Local Chef Brings Awareness to Child Hunger

Chef Beth Header

June 4, 2018 By: Tina Mortimer Category: Testimonial

Beth Jones has been a chef for nearly 20 years. She’s worked at a variety of Twin Cities restaurants and is currently Executive Chef at the University of Minnesota’s Campus Club. She grew up in South Saint Paul in a family that loved good food and restaurants. Yet it wasn’t until she’d been away and moved back to the area with her two children that she started seeing food in terms of those who have it and those who don’t.

“It wasn't until my kids started school, and I began hearing the statistics on hunger right in my community that my eyes were opened,” she admits. “I have been fortunate to have the luxury of being able to drive to grocery stores my whole life, but I now realize that many of my neighbors and children's friends are personally affected by hunger.”

This realization was so profound that Jones felt compelled to act. She started by asking how she could get involved with the school lunch program at Kaposia Education Center, where her two sons are enrolled. Then she reached out to colleagues at The Good Acre, a nonprofit organization that helps farmers cultivate healthy crops and gain access to new markets, where she teaches cooking classes. One connection led to another and now she’s responsible for writing recipes for Second Harvest Heartland’s monthly Food + You food distributions. The recipes, which are handed out to families at distribution sites, incorporate many of the foods being distributed.

Jones said she’s glad her eyes are now open to the problem of hunger in her community but wishes others would also open their eyes.

“If a person like me, who works with food every day, can be blind to the need in my own community, then it's likely that there are thousands of people in our state who are failing to see the full scale of the problem,” she said. “Awareness is key to bringing money and activism to the problem. And our elected officials need to do a better job of seeing hunger right in our backyards.”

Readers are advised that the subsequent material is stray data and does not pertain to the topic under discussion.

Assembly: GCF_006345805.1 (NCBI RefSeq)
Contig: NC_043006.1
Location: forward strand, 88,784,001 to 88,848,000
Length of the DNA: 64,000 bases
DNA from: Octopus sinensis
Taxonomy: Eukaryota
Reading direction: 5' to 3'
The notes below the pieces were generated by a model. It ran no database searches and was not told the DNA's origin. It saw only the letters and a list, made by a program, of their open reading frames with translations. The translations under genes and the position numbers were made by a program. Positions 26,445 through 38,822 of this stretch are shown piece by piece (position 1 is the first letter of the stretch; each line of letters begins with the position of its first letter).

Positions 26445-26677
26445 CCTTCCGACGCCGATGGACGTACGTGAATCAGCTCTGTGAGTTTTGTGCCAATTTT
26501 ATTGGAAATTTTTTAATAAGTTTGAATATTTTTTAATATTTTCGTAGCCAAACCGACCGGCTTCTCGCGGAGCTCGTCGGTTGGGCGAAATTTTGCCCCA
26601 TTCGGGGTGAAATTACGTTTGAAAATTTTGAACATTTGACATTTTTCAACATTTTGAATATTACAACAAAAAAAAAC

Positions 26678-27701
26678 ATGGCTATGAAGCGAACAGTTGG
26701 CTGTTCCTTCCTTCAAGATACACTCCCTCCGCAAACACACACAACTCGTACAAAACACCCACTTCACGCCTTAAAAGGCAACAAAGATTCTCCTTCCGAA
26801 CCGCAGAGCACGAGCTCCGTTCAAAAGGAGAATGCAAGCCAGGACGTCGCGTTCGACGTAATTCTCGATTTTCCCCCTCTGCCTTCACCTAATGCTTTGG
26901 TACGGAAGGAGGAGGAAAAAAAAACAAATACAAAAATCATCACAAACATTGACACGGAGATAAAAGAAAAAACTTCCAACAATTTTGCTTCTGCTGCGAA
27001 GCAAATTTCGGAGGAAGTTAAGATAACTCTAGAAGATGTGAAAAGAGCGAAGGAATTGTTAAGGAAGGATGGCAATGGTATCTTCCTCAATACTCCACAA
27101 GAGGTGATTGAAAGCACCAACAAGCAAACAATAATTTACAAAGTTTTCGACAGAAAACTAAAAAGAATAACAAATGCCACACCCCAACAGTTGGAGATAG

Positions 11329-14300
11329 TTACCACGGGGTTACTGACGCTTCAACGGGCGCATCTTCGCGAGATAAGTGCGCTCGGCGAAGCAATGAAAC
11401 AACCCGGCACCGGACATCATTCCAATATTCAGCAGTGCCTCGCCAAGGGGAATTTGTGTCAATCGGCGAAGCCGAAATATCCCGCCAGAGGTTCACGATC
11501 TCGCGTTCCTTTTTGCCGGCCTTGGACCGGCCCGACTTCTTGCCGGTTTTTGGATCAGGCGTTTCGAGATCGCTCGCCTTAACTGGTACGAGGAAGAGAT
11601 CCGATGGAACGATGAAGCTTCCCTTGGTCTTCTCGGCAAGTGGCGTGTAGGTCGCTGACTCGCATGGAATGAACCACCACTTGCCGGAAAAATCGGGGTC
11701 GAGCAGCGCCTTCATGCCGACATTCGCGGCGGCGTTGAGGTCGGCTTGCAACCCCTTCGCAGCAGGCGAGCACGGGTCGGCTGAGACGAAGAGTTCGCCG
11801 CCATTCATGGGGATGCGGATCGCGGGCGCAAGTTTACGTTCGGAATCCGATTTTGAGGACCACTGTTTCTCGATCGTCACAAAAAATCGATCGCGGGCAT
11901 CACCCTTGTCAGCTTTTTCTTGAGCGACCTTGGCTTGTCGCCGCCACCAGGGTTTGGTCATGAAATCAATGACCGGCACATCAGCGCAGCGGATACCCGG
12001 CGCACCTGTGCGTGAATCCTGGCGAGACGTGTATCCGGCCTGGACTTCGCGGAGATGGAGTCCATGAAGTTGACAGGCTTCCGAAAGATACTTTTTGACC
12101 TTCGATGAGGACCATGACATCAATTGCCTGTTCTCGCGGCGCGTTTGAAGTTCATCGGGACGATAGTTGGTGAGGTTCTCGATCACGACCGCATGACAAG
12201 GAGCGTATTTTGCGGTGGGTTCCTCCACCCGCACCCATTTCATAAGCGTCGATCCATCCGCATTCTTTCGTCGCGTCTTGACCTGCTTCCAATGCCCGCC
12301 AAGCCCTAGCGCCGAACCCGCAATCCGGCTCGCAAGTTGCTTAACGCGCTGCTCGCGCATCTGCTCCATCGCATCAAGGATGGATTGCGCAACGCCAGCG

According to Jones, child hunger isn’t a resource problem. It’s an access problem.

“This country produces more food than we can possibly eat with an obscene amount going to waste,” she said. “Better nutrition and access to food can be achieved through programs like Food + You, but these programs need more dollars, ideas and volunteers to feed children.”

Jones was thrilled to see that Food + You offers not just food, but nutritious food to help children and families be healthier. Jones wants to teach people how to cook healthier, so they can better feed their families.

 “Cooking from scratch has become a dying art in America,” she said. “It's vital that people know the healthiest, more economical ways to use the foods that are being distributed. That’s where I can help.”

You Can Help

One in eight kids in Minnesota is hungry. Child hunger impacts everyone and your support helps connect local kids to the food they need to thrive.  


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